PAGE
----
Northern Ireland news

Stephen Farry says 'draconian' British immigration laws will affect thousands of EU nationals travelling across the border

EU nationals in the south without settled status will be forced to complete an Electronic Travel Authorisation (ETA) every time they visit the north. Picture by Margaret McLaughlin

THOUSANDS of EU nationals in the Republic will face “bureaucratic complication and annoyance” when crossing the border due to new British government immigration laws, according to Alliance's deputy leader.

Stephen Farry said those without settled status will be forced to complete an Electronic Travel Authorisation (ETA) every time they visit the north due to curbs on freedom of movement.

After seeking clarification from the British Home Office about the implications of the legislation, the North Down MP claimed “tens of thousands” people living in Ireland would potentially be affected on a daily basis.

He said he expected the Dublin government to "make strong representations" in a bid to lessen the impact.

Under the Immigration Bill that is working its way through Westminster, freedom of movement into the UK will end for EU, European Economic Area and Swiss citizens, apart from those who are covered by the EU settlement scheme.

Mr Farry said even though the British government has given assurances that there will be no immigration controls at the border, there would still be uncertainty around the legal status and rights of any affected EU nationals in the north who failed to complete an ETA for their most recent journey.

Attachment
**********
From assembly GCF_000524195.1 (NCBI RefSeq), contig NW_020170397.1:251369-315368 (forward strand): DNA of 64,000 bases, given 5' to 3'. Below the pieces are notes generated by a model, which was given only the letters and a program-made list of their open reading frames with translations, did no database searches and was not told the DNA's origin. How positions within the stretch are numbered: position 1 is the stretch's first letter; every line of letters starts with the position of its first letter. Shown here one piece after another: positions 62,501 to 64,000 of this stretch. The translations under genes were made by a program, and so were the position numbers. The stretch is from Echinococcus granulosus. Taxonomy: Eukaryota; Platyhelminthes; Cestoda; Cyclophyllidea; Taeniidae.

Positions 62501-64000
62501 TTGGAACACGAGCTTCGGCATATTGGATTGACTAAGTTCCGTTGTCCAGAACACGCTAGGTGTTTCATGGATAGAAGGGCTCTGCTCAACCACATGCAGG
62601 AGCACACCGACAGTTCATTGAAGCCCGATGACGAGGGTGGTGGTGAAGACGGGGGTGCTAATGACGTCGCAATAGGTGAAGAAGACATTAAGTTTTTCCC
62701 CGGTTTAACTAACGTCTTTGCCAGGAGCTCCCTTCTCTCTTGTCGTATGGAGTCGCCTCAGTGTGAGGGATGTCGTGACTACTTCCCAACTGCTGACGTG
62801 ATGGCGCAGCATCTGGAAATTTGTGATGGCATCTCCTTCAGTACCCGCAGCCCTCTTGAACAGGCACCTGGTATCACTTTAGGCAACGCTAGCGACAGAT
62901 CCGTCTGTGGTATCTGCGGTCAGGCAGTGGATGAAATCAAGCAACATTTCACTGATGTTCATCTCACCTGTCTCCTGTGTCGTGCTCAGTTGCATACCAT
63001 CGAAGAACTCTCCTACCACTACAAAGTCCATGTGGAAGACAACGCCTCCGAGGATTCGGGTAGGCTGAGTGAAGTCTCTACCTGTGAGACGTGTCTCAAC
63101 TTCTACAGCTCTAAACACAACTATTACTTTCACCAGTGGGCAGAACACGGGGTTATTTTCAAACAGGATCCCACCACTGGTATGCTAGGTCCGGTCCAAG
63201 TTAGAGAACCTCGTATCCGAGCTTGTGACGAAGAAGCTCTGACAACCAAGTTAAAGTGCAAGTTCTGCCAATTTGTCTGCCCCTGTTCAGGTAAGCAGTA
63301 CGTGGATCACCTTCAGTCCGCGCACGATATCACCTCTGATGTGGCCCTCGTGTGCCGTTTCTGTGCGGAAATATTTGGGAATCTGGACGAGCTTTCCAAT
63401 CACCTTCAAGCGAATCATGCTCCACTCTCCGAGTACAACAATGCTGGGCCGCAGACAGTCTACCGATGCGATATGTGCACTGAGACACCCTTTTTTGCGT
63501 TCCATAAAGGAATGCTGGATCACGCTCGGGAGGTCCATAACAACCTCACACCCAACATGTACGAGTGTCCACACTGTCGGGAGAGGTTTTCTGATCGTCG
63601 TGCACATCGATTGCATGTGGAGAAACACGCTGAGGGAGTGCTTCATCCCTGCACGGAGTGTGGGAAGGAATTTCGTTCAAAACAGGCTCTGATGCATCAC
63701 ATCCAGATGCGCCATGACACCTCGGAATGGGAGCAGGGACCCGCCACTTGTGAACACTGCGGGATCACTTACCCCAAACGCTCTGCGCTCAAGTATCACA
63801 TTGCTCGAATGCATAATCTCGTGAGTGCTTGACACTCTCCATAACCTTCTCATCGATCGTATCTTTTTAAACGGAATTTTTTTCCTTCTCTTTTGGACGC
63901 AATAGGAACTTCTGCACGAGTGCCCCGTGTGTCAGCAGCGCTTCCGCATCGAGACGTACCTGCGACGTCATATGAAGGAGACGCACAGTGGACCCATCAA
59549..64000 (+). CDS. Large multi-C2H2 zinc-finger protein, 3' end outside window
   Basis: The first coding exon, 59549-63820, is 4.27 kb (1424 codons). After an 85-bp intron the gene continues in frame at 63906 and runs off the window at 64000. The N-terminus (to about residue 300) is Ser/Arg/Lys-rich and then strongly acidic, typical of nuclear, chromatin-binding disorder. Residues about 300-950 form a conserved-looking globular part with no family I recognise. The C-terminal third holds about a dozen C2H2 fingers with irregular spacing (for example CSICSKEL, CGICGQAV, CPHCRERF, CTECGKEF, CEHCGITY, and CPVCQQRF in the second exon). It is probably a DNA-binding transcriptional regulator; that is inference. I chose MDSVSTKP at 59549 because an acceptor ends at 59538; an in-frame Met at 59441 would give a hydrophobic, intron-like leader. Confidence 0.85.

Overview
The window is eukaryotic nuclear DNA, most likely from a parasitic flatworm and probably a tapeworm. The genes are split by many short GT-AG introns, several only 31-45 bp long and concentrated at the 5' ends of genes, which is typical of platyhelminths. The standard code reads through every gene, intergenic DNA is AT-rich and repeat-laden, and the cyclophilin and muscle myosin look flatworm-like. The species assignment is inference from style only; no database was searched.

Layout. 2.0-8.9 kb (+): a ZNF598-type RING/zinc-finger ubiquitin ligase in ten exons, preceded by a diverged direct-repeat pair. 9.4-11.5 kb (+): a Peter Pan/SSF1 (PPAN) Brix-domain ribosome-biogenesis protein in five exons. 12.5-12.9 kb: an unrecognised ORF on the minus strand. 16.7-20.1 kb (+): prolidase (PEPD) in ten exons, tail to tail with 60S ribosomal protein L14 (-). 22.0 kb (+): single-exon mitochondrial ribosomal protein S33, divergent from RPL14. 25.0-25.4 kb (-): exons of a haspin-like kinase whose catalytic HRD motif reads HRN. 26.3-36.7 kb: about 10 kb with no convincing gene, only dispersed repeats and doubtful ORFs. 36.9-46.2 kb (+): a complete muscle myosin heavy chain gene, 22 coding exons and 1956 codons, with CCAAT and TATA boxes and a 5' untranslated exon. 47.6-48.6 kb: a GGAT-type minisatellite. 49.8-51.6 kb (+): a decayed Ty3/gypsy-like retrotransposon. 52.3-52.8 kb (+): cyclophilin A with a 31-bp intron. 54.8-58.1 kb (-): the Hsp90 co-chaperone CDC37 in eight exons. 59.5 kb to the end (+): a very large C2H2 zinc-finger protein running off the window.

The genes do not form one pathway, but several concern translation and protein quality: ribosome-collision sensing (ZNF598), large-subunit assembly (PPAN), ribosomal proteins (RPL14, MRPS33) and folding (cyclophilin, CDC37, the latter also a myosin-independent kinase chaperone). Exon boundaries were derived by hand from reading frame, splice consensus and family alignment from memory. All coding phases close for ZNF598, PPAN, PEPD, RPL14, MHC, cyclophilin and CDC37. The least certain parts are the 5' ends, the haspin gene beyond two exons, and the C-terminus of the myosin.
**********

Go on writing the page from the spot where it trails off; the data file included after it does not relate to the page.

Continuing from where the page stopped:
He described the ending of the freedom of movement for EU nationals as a “major retrograde step that will harm our economy and our society”.

“Given the land border in Ireland, the negative effects and distortions will be more severe on this island,” he said.

"This potentially is going to be a bureaucratic complication and annoyance for EU nationals based in the Republic of Ireland and those outside the settlement scheme in Northern Ireland who may wish to cross the border on a frequent basis for a whole range of reasons.”

The Alliance deputy leader said that Ireland's particular circumstances had not been taken into account when devising the “new draconian immigration policy”.

“I will be pushing the UK government to devise a more realistic approach, and would anticipate that the Irish government would wish to make strong representations in that regard,” he said.

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